An emotional Thai army chief on Tuesday urged a nation in mourning over a mass shooting “not to blame the army” after a soldier gunned down at least 29 people in a rampage linked to a debt dispute with a senior officer.
General Apirat Kongsompong, an arch-royalist more commonly prone to rants against pro-democracy figures, broke down in tears as he apologised during a televised press conference on behalf of the army to the victims of the shooting.
The gunman — Sergeant-Major Jakrapanth Thomma — was shot dead by a commando unit Sunday morning, ending a 17-hour rampage that left 29 dead and scores more wounded.
The Thai army has been at pains to portray him as a rogue soldier rather than a product of the army system.
Apirat said he would not stand down from his post in charge of an army which has seeped into all aspects of Thai life, from politics and business to conscription, with a mega-billion budget that has surged since the last coup in 2014.
“The army is a huge organisation comprising of hundreds of thousands staff… I cannot focus on every subordinate,” he said.
“There are people who criticise the army, I urge them not to blame the army… because the army is a sacred organisation,” adding “blame me – General Apirat.”
Instead he pledged to open a “special channel” to investigate all future complaints from junior officers about their superiors, blaming the attack on a debt dispute between the gunman and his commanding officer.
The gunman “did not receive justice from his commander and his relatives who promised him financial returns”, Apirat added, apparently from a commission over the sale of house.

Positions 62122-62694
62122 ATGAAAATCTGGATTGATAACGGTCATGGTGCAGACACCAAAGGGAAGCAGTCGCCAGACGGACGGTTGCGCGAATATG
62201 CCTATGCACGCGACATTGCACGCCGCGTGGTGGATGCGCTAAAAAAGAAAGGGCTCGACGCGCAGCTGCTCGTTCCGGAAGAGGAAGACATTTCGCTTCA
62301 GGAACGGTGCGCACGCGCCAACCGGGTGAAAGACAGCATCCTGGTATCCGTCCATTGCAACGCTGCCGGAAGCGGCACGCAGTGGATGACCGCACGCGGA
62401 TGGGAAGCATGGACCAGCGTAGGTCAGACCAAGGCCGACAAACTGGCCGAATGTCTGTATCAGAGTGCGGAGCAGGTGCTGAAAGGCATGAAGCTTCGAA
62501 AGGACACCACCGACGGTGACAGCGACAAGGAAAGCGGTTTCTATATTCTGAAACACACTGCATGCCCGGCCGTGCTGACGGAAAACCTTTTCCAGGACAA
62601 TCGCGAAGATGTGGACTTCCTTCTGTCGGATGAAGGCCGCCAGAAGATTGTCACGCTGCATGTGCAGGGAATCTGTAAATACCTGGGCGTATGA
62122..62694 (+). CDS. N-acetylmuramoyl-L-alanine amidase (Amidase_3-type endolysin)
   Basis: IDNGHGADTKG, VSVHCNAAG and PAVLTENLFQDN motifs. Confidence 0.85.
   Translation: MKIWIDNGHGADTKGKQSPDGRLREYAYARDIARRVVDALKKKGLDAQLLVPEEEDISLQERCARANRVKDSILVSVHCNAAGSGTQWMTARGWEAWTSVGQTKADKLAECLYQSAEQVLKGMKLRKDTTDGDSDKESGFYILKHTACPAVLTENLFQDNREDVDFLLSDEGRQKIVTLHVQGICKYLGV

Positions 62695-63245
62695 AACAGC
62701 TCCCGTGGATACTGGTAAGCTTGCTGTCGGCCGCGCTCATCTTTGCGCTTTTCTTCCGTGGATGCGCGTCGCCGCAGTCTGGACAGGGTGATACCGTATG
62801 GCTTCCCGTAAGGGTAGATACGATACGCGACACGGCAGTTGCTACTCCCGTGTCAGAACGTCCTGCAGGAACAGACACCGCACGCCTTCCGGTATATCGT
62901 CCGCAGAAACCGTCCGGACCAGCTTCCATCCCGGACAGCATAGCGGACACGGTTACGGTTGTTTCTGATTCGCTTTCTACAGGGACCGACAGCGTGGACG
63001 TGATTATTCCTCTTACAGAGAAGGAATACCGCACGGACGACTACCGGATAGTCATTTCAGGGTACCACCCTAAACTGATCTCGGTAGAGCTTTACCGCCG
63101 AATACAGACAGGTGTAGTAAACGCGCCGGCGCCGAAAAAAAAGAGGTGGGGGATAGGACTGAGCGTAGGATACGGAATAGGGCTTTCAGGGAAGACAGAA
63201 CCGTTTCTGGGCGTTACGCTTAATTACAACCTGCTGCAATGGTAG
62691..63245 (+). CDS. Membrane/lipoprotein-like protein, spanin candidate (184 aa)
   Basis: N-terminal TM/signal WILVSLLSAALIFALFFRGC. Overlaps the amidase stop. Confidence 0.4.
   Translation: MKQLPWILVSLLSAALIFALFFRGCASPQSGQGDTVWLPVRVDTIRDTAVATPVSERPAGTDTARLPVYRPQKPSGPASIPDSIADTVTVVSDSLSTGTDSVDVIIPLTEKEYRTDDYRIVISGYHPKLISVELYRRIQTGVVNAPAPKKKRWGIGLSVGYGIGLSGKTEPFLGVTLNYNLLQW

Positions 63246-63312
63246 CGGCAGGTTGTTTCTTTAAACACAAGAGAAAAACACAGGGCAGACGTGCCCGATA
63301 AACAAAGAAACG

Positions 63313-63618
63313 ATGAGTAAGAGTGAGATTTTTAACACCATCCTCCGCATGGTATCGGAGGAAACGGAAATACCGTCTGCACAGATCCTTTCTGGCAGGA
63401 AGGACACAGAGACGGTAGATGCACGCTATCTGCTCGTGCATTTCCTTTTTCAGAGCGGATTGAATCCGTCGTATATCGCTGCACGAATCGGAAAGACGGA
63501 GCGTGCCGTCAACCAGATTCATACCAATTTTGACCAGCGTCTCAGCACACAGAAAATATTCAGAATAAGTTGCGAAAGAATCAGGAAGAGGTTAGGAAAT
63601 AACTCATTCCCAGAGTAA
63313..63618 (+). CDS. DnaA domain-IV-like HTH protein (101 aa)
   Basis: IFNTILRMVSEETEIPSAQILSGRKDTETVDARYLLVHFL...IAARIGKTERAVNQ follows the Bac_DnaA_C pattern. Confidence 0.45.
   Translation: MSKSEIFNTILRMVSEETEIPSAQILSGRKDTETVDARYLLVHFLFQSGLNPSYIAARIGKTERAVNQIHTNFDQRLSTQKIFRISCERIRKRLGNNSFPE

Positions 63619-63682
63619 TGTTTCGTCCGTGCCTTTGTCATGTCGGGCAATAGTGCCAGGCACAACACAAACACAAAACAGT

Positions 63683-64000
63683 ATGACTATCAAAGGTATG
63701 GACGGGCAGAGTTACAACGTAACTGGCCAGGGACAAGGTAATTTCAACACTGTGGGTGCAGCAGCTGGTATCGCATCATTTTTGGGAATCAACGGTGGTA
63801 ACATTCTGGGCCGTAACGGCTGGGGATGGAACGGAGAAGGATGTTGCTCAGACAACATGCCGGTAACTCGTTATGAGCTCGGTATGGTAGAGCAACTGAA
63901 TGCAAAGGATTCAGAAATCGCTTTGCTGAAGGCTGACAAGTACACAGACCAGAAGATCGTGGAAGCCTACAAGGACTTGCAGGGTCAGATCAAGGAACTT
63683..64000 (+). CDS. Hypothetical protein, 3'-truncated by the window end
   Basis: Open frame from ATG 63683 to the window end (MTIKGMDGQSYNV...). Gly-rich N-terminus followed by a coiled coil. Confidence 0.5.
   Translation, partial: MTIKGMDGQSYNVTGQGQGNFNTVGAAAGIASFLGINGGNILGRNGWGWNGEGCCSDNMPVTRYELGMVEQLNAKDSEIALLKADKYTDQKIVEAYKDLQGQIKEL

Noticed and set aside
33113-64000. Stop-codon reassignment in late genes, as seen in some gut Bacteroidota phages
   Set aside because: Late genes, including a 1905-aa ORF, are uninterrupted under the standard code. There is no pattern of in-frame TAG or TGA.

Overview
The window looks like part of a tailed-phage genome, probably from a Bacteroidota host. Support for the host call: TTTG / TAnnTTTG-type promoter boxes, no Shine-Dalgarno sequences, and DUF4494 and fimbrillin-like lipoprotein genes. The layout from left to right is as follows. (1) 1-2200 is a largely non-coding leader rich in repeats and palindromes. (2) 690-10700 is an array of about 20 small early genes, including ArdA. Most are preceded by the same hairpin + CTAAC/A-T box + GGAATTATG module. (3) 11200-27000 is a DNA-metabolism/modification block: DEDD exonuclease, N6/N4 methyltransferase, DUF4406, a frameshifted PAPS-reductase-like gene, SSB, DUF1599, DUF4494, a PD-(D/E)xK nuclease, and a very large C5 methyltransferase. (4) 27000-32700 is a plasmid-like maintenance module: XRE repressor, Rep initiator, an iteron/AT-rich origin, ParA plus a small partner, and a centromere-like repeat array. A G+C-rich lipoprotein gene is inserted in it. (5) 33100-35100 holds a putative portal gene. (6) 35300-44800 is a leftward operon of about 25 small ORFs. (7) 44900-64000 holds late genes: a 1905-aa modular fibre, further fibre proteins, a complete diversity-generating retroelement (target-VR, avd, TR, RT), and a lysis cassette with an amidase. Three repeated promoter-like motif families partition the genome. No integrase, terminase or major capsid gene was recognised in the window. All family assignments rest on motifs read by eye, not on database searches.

Jakrapanth killed his commander and the commander’s mother-in-law first as he embarked on an around 17-hour shooting spree.
Serving army top brass sit on the boards of state-enterprises, while many declare assets in their millions of dollars despite their meagre soldier’s wages.
Army Chiefs routinely flip to become civilian prime ministers – often following coups – while barracks are accused of being hives of grey-zone businesses, such as real estate agencies and private security firms.
Senior officers often use conscripts as effective private butlers in taxpayer-funded grace and favour homes.
“I guarantee between February and April there will be many – from generals to colonels – who will be jobless,” Apirat said, also promising to throw out retired army officers from government housing.
Apirat himself is due to retire in September.
Thais have flooded social media with criticism of their leaders for a perceived lack of empathy in the aftermath of the unprecedented mass shooting.
Prime Minister Prayut Chan-O-Cha was forced into rare public contrition on Sunday after he smiled and high-fived a crowd as he visited Korat, the city where the shooting took place.
No member of the kingdom’s rich ruling royal family, who are buttressed by the army and protected by a defamation law, has so far visited survivors.